A vandalism spree in a northwestern Vermont city has community members calling on their neighbors to step up and ensure better treatment of their prized downtown district.
“It hurts morale,” Sgt. Paul Talley of the St. Albans Police Department said of a string of graffiti incidents detectives believe happened under the cloak of darkness over the weekend in several locations on Main Street and other downtown locations.
Talley said at least eight spray-painted tags appeared on buildings, the parking garage, and other property downtown.
In the whole scheme of things, the crimes may sound minor, but to St. Albans, the graffiti feels much bigger—like a step backward.
Millions of dollars recently funded dramatic improvements to Main Street, as well as beautification to the downtown park, and other work.
Stores and restaurants moved in, along with new offices, creating fresh energy that’s really helped turn around a city once thought to be in decline, the Franklin County Chamber of Commerce said.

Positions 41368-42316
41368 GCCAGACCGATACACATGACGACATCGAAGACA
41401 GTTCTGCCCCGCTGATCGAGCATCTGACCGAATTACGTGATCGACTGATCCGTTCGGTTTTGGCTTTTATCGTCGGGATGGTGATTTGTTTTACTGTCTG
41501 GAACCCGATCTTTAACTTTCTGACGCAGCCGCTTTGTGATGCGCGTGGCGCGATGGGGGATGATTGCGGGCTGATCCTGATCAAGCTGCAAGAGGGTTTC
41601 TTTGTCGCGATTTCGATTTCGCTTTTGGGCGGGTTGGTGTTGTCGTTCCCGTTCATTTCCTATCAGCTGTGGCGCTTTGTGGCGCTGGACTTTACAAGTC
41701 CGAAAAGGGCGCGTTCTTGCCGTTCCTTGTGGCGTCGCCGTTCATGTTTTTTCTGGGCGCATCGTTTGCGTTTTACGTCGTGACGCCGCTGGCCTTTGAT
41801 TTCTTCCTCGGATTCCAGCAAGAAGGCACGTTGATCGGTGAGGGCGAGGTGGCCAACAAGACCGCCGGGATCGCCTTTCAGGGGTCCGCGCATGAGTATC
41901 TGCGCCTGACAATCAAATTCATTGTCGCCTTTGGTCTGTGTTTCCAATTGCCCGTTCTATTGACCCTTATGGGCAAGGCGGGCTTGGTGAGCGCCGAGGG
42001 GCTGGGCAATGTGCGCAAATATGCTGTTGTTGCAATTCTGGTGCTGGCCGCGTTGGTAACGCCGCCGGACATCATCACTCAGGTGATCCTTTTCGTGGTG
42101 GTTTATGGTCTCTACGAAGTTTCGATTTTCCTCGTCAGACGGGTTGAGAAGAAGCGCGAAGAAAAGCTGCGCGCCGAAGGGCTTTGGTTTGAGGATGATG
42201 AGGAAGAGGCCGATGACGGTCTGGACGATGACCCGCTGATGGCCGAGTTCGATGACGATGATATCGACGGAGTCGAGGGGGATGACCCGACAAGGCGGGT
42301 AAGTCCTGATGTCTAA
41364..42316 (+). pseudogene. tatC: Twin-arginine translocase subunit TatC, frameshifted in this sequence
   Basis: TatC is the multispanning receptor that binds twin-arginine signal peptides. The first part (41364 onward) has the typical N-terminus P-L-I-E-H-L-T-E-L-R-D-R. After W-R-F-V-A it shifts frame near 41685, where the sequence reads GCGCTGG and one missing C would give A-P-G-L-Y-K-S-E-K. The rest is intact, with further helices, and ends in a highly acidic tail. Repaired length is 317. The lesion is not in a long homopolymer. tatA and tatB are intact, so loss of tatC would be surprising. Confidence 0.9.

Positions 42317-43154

“A lot of people have worked very hard to revive this downtown and we are being touted as a model of small downtown revitalization, so for someone to disrespect that with graffiti, it’s kind of a slap,” chamber manager Lisamarie Charlesworth said.
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Some property owners wasted no time covering up the spray paint, but other spots are challenging to clean up—especially on historic brick such as on the building that houses the Welden Theater.
Businesses, residents, and people who work in downtown St. Albans are now re-committing themselves to a certain pride of place, calling on the whole community to keep their remade downtown looking good—so it remains a vibrant draw.
“It used to be that everyone went to Burlington to shop,” said Lynn Calderwood, who works in St. Albans. “Now, actually, when we have company from out of state, we bring them to St. Albans.”
“They do put a lot of effort into trying to promote the community,” said Dorothy Bernard, who also works in St. Albans. “So it is a little bit sad that they would have vandals trying to deface what they’ve done.”
Police are investigating the graffiti and urging their neighbors to stay involved, to help maintain a high quality of life downtown.
“It is not victimless,” Sgt. Talley observed, noting both the cost of cleaning up graffiti and the general unsightliness.